Thousands of employees are restructured, dismissed or downsized across Canada each week. In some cases, these dismissals are related to the company’s economic performance or to some legitimate “restructuring plan.” In other cases, it is a matter of an employer deciding that an employee is no longer a “good fit.” Sometimes, the dismissal is for “cause,” though that constitutes a relatively small number of Canadian dismissals.
If you have been dismissed, you may be entitled to significant compensation. This can include severance pay, outstanding bonus, compensation for bonus during the severance period, benefits, pension contributions and other amounts. You might be able to get outplacement assistance paid for by the employer and some employers may even pay for your reasonable legal fees to get everything worked out. If you have been given a severance package or a termination letter, here are a few points to keep in mind:
1. Don’t Sign Anything!
Some employers will ask you to sign a severance proposal on the spot, possibly even while also making some threats about what might happen if you don’t sign. Fortunately, most employers are not that unreasonable and would prefer to allow you some time to consider an offer. Take the offer, say very little and let the employer know you will get back to them. Even if you are in a difficult economic position, you will rarely benefit from signing something on the spot at the time of dismissal.
Resist the urge to attack the employer, launch an email missive directed at company personnel or say things you might later regret. Such statements or emails are rarely helpful or productive. If you are being investigated for cause and you are being asked about certain allegations, you may have an obligation to respond. But once you have already been dismissed, there is rarely anything that you might say at a termination meeting that will help with your severance negotiations or with your future references.
One of the first things you should do is find a copy of your original employment contract or offer letter. There may be a “notice clause” or a “severance clause” in the document. If your employment contract or offer letter does have this kind of clause, it may limit your entitlement to severance or notice. You might be stuck with a very limited severance payout. There are some ways around these types of agreements, but not always. This can be very technical and will almost always require professional assistance.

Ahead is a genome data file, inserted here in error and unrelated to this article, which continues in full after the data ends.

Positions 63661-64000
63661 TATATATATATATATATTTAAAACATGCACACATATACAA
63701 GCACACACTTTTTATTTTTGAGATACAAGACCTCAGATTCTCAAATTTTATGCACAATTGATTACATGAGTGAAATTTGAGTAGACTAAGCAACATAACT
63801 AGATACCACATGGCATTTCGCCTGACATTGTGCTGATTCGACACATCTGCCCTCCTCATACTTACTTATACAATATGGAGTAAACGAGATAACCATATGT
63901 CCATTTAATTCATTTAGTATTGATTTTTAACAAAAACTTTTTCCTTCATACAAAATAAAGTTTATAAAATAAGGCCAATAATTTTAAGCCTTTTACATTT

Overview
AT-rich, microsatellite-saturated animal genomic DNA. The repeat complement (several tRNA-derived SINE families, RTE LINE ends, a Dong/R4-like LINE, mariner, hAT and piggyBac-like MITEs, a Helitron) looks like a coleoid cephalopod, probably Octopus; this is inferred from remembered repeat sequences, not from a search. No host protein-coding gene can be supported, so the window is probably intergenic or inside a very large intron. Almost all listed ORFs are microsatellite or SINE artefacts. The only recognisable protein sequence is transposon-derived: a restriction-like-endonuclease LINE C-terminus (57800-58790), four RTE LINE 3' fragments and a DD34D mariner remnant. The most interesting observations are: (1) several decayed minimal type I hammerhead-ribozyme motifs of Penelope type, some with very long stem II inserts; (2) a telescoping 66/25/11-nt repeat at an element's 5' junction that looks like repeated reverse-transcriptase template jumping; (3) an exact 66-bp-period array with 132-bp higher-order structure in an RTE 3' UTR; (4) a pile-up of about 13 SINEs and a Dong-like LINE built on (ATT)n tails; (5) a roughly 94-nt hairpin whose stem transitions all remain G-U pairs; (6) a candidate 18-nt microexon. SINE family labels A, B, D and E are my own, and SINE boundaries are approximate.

For the best assessment of your employment situation and potential severance, you should gather key documents and information. Your compensation information for the past three years will be crucial including a breakdown of your base salary, bonus (if any), RRSP or pension contributions, car allowance, stock options or share purchase plan amounts, and other components of your compensation. As well, it will be helpful to try to put together a narrative of what occurred that you believe led to your dismissal. If this is a complete surprise and is really just a “restructuring,” there may be no need for an accompanying narrative. You should also try to make sure that you have any relevant emails, memos, performance assessments or other documents that relate to your performance or the reasons for your dismissal. If you are being dismissed for cause, it may be important to get witness statements about what took
If you have been provided with a severance package or you have been dismissed “for cause,” you should get specialized legal advice as soon as possible from an employment lawyer. You may be entitled to far more than the amount that the employer has offered. The employer may be willing to pay reasonable legal fees. You might be able to get certain clauses deleted or modified. Proper legal advice in this situation will usually involve a consultation fee. But you are entitled to objective advice about the best way of dealing with your situation and sound professional advice is almost always going to involve a fee. If the advice is “free,” you should check carefully what kind of retainer you will be expected to provide afterwards or what percentage of the settlement your lawyer will take. You should also find out whether the percentage is related to the whole package or only the improvement. You should feel comfortable with the overall fee arrangements not just the initial consultation itself. You should also feel comfortable that you will get the lawyer’s full attention at the initial meeting without an artificial time constraint so that you have enough time to go over everything that may be relevant.
In most cases, the best way of dealing with a dismissal is to begin the process of finding new employment fairly quickly. You should ask your employer for a reference letter or confirmation that you will be given a positive reference if the employer is phoned. Brush off your resume and consider getting professional assistance in developing a new version of it. Start using internet sources ranging from LinkedIn and Workopolis to Facebook and Monster as you put together your job search strategy. Keep track of all of your efforts, informal and formal contacts and applications. Try to set up “informational meetings” as well as interviews. Try to take care of yourself, which might include getting some exercise, making sure to get out and staying in contact with people important to you. Having a strong support network can help you feel positive about your transition and can also produce employment
Kenneth Krupat, Barrister
2000-393 University Avenue
Toronto, ON M5G 1E6